PositionedChunk. Each of those builds a list of
PositionedSpanbased on the span’s own text advance, plus the span’s
- Note about SVG2: The `text layout algorithm for SVG2
<https://www.w3.org/TR/SVG2/text.html#TextLayoutAlgorithm>`_ is very different from the above. It mostly dispenses with explicit computation of chunks with spans, and instead, for each glyph it stores a flag that says whether the glyph is at the beginning of a chunk.
Layouts and spans
Librsvg creates a
pango::Layout for each
text span in a
<text> element, whether it comes from a
or not. For example,
<text>A <tspan>B</tspan> C</text> has three
spans, and three Pango layouts created for it. Each span’s
pango::Layout gets configured via
pango::AttrList with the
styles it needs (bold/italic, font size, etc.).
pango::AttrList gets created, each individual attribute has
a start/end index based on the byte offsets for the corresponding
characters. Currently, all the attributes for a span occupy the whole text span. So, for something like
<text> Hello <tspan font-weight="bold"> BOLD </tspan> World </text>
pango::Layout objects get created, with
World, and the second one has a
pango::AttrList that spans
its entire 4 bytes. (There’s probably some whitespace in the span,
and the attribute list would include it — I’m saying “4” since it is easy
to visualize for example purposes.)
However, this is sub-optimal. Ideally there should be a single
pango::Layout for a single string,
Hello BOLD World, and the
attribute list should have a boldface attribute just for the word in
Why? Two reasons: shaping needs to happen across spans (it doesn’t
right now), and the handling for
need to be able to work across nested spans (they work with a single
level of nesting right now). Read the “Bidi handling” section below
for more info.
add_pango_attributes function is already able to handle
substrings of a
pango::Layout; it’s just that it is always called
with the whole layout right now.
The initial refactoring: Change the text handling code to first
gather all the character content inside a
<text> into a single
string, while keeping track of the offsets of each span. Make the
pango::AttrList taking those offsets into account. Then, feed
that single string to a
pango::Layout, with the attributes. Due
to the current code’s use of
MeasuredChunk, etc., it
may be better to create a
pango::Layout for each chunk, instead of
<text> (i.e. one layout for each absolutely-positioned
sequence of spans). The SVG2 text layout algorithm will compute
chunks completely differently, but it will still require per-span
offsets and cross-span shaping.
Further work: Don’t just paint the layout, but iterate it / break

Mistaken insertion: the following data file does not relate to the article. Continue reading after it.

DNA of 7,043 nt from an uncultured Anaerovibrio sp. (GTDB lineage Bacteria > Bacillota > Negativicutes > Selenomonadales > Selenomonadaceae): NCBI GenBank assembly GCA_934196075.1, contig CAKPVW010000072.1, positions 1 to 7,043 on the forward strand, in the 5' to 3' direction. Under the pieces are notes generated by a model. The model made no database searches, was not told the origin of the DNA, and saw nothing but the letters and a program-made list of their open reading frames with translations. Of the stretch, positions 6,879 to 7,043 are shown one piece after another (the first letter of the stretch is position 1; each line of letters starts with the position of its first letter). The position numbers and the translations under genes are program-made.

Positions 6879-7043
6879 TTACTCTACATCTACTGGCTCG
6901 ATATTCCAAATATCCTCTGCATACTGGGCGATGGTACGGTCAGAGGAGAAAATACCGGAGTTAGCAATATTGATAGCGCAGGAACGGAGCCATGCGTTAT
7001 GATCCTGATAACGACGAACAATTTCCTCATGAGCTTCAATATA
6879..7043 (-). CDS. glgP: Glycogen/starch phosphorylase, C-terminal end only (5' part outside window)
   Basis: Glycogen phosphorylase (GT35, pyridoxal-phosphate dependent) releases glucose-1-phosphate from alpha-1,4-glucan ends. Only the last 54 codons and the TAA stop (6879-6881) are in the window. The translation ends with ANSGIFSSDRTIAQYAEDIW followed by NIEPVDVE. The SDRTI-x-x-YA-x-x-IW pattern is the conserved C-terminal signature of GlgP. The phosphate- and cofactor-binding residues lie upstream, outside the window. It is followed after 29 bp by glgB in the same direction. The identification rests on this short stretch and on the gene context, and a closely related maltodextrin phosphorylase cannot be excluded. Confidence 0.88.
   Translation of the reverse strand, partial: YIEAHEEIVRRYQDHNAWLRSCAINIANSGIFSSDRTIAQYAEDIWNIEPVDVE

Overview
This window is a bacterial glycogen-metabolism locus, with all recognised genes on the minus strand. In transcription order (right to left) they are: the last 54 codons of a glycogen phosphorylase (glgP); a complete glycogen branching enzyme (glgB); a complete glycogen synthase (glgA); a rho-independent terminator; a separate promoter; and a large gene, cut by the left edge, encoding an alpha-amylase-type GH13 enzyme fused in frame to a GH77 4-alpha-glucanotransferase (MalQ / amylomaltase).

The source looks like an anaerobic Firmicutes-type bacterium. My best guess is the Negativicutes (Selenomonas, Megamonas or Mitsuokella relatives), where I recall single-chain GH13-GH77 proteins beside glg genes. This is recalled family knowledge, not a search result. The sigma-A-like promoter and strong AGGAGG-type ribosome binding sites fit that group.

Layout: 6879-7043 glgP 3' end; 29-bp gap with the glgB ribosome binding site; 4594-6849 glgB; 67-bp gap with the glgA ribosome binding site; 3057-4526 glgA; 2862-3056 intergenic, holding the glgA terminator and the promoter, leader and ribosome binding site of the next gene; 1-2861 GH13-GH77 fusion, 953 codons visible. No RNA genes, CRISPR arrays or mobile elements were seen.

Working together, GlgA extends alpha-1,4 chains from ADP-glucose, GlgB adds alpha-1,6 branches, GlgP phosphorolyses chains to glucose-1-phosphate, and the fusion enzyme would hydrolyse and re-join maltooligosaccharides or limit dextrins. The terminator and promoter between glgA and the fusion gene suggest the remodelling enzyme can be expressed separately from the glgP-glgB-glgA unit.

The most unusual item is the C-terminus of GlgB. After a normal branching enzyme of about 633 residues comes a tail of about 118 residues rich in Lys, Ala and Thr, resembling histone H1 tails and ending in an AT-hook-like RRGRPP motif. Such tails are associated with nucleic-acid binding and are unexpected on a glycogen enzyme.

it up into individual
pango::GlyphString, so librsvg can lay out
each individual glyph itself using the SVG2 layout algorithm.
Be careful with PDF output when handling individual glyphs: grep for
direction properties get handled
together. The BidiControl
struct computes which Unicode control characters need to be inserted
at the start and end of a
<tspan>’s text; SVG authors use these
properties to override text direction when inserting LTR or RTL text
within each other.
Unfortunately, these control characters can only really work for nested levels of embedding if the whole text is in a single ``pango::Layout``. Per the previous section, librsvg doesn’t do this yet.
implemented the SVG2 values for the
unicode-bidi property. You
may want to read the detailed commit messages there, and the
discussion in the merge request, to see details of future development.
Add tests for combinations of
These are easy to add now that librsvg’s tests make use of the Ahem font, in which each glyph is a 1x1 em square.
This may just be the property parser and hooking it up to the machinery for properties. Actual processing may be easier to do in the SVG2 text layout algorithm, detailed below.
Implement the SVG2 text layout algorithm and
Shaping: One thing librsvg does wrong is that for each
or for each synthesized text span from a
<text> element, it creates
pango::Layout. This means that text shaping is not done
across element boundaries (SVG2 requirement). Implementing this can be
done by creating a string by recursively concatenating the character
content of each
<text> element and its children, and adding
pango::Attributes with the proper indexes based on each child’s
character length. This creates an un-shaped string in logical order with
all the characters inside the
<text>, to be used in the next steps.
Pango details: create a single
pango::Attribute for each text span. Set the layout to
set_single_paragraph_mode() so it does not break newlines. Pango
will then translate them to characters in the